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Ali Jafari

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Ali Jafari last won the day on February 22

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About Ali Jafari

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  1. Ali Jafari

    Sinfonia Concertante in C

    Yes, I think it worked pretty good as a single-movement work. I agree, even Beethoven quoted Mozart in a number of his works. I personally believe that Mozart quoted other composers too, perhaps unconsciously. For example, there is a harmonic progression in the 2nd theme of the 1st movement of his 12th Piano Sonata that reminds me of the 3rd movement of Vivaldi's Summer.
  2. Ali Jafari

    Sinfonia Concertante in C

    This is a really great piece, congratulations. I think it's really hard to compose in the style of the classical period without quoting Haydn, Mozart and Beethoven.
  3. Well I actually compose four-part contrapuntal exercises almost everyday, but they are very short. I still think there's still a lot of stuff that I don't know. For example, as I mentioned earlier, there are almost 20 pages on Schoenberg's third book only about motives, and he's illustrated a lot of examples too. I haven't studied that book yet but I definitely think there's a lot to learn just in that book. Also, I haven't analyzed any of the masterworks yet.
  4. I know, but shouldn't studying help composing ?
  5. You know, right now I have this weird fear of studying all these other books about form and analyzing some of the masterworks and still being unable to develop my themes and write longer works.
  6. Yes, I know about the outline of the sonata form and also about the exposition, my question is only about using an arc form in the middle of the development section. Also, would you please tell me if someone like Beethoven used the same procedure to develop his themes in his different works? Is it really some sort of procedure or is it mostly some kind of imaginative power?
  7. By the way, by this arc form in Beethoven's sonatas, you mean that he wrote a development on a theme, then wrote another development on that theme, and then repeated the first development?
  8. Ali Jafari

    Nyctophilia

    Also, this is one of those 'cells' that I'm talking about, I wrote this about 2 weeks ago. This is actually one of the exercises in Walter Piston's Harmony book. This particular exercise asks the reader to first construct a four-part version of a I-V-III-VI-IV-II-V-I progression in the key of G Major and then add non-harmonic tones to each of the four voices. So first I constructed a four-part version of the progression like this: Non-Harmonic Tones.mp3 and then added the non-harmonic tones: Non-Harmonic Tones 2.mp3
  9. Ali Jafari

    Nyctophilia

    Thanks. I'm very embarrassed to say this but actually I learned how to read and write music one or two months after I completed this piece, so... This was actually the second piece that I wrote, after this I wrote a couple more pieces and then I found out that this isn't how composition works. So since the past year or so I've mostly focused on studying music theory, harmony and form and I still have a long way to go. I also wrote a piece for solo piano about two months ago but my piano techniques are very limited at the moment and I can't record it. I'm also practicing piano a lot too, to be able to write more complex and 'pianistic' pieces in the future. Since I started studying music theory more seriously, I've mostly focused on writing 'beautiful!' cells of music. I mean, writing chorales that are between 2 to 8 measures and then adding non-harmonic tones to each of the voices as much as possible. Currently I'm going to start reading Schoenberg's second book on harmony and then start reading his book on musical form. Hopefully I'll be able to write some more 'mature' pieces until the next year or so.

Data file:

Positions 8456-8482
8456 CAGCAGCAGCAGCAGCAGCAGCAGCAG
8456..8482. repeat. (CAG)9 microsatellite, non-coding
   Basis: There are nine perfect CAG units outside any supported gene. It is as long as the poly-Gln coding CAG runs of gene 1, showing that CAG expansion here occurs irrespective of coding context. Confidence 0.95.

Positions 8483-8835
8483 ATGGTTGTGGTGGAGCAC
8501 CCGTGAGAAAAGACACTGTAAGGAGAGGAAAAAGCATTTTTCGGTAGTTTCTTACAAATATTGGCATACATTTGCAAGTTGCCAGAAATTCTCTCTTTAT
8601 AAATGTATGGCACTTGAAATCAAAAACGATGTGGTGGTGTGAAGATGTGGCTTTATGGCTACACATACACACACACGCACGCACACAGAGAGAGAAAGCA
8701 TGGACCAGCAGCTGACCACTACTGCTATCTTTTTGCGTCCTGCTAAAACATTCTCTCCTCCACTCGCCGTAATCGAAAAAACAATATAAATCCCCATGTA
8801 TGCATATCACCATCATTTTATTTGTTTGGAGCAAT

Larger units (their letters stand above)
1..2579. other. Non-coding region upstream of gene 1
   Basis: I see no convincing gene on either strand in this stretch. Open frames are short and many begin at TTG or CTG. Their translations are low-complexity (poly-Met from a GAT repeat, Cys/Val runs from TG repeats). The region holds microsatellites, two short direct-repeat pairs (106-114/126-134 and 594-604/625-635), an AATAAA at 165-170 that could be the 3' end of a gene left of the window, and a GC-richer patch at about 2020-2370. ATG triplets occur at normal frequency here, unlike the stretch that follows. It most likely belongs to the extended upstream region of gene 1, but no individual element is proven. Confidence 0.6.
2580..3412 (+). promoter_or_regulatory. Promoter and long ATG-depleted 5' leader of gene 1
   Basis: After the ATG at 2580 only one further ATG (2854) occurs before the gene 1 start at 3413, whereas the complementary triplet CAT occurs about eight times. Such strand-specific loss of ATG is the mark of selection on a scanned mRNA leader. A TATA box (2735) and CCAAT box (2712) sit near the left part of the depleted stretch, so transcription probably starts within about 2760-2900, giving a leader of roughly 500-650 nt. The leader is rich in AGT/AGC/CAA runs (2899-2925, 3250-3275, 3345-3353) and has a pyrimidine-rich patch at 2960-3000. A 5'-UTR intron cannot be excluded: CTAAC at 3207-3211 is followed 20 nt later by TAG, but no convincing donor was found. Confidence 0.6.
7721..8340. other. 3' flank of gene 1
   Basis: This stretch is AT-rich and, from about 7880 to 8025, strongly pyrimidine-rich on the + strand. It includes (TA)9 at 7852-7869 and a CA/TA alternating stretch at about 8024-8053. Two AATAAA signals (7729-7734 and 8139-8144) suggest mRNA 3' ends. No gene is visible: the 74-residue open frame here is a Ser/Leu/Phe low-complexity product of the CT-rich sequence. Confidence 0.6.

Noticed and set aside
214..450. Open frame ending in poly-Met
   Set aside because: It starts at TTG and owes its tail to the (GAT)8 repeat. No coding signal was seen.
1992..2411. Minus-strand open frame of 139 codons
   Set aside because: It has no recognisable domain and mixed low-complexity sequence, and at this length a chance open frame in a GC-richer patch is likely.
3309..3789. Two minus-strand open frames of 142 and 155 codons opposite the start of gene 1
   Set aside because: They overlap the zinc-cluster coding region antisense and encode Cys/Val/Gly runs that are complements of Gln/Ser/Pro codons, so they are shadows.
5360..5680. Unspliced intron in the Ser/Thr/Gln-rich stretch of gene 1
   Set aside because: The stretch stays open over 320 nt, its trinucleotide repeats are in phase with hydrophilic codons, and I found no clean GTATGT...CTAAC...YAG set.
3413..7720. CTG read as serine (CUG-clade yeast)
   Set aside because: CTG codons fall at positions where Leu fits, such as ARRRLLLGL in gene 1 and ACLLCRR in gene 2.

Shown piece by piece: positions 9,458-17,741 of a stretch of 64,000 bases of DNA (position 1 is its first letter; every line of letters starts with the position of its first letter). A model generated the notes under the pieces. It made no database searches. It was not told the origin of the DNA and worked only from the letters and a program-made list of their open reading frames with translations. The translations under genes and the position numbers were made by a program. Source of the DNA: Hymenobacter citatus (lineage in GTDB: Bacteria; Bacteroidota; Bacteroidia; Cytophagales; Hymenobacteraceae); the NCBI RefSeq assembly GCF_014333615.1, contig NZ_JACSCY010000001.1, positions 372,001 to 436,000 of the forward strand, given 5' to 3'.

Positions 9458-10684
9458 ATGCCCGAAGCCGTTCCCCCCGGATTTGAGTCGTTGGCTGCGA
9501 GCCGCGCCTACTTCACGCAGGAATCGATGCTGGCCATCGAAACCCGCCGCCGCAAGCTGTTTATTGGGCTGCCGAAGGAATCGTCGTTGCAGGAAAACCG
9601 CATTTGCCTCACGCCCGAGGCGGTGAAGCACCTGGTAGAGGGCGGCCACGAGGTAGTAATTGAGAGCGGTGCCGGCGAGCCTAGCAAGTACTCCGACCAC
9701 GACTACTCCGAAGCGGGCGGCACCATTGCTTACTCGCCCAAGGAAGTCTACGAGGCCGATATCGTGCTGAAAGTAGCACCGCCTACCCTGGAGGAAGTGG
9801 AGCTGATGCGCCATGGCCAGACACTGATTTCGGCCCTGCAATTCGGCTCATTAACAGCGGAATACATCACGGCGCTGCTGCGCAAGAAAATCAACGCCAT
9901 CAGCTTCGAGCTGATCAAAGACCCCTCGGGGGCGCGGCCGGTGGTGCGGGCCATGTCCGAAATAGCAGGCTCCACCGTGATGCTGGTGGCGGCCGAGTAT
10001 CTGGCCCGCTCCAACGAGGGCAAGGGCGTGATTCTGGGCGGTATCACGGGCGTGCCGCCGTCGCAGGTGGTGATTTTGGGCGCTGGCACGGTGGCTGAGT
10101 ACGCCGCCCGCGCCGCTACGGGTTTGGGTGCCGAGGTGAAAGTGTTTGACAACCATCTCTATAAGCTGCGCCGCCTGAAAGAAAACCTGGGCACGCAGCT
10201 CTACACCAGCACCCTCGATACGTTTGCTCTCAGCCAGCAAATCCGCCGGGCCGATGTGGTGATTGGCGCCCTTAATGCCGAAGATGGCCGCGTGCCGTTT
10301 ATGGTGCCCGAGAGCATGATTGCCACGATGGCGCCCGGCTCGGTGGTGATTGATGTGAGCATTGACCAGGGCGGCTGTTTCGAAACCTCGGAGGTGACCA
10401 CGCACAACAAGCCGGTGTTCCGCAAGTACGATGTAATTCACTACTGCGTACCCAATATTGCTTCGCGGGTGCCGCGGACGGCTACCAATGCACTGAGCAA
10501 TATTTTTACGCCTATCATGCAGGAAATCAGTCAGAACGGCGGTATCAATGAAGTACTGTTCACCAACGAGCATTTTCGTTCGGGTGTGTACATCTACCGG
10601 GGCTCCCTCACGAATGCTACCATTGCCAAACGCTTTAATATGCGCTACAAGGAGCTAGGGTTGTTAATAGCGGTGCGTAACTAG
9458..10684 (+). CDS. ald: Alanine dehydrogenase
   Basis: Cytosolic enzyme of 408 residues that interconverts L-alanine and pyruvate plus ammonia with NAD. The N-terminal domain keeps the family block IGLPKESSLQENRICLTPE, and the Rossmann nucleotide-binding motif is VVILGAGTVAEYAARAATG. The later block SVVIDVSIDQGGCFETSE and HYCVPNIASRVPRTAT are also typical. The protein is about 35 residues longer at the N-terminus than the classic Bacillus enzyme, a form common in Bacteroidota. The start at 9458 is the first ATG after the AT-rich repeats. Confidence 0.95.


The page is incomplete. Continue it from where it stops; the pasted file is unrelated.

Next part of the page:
10. Ali Jafari

    Nyctophilia

    Hello everyone, I wrote this piece in late 2017 and back then I didn't know much about harmony, but I think this piece kinda shows one of the styles of composition that I'd like to continue in the near future. Hope you like it. Please let me know what you think about this piece.
  11. Thanks, I'll try it.
  12. Thanks. I think my current problem is 'lack of development' and 'not studying Schoenberg's other two books' :)) and I personally think it can be largely solved in like, 8 months to a year. Please correct me if I'm wrong.
  13. Thanks, I'll check it out.
  14. Thank you for your advice, I think I'm already gaining a better understanding of composition. So if they didn't use specific harmonic progressions, what made their voice so special as composers? Because I think that can mostly be traced back to how they wrote harmonic progressions and also their melodies to a lesser extent. Also I can't variate a motive easily and I think it's largely because I haven't studied motives themselves very much. There are, like, 20 pages on Schoenberg's third book just about motives and how to use them. Maybe studying those parts of the book can help me...
  15. By the way, this is an off-topic question, but did great composers use specific harmonic progressions in different works of their own? Because I personally think that when someone is referred to as 'having their own voice', it means that they use some specific progressions in their different works. Unfortunately I haven't analyzed any of the masterworks yet so I'm not sure about this opinion.
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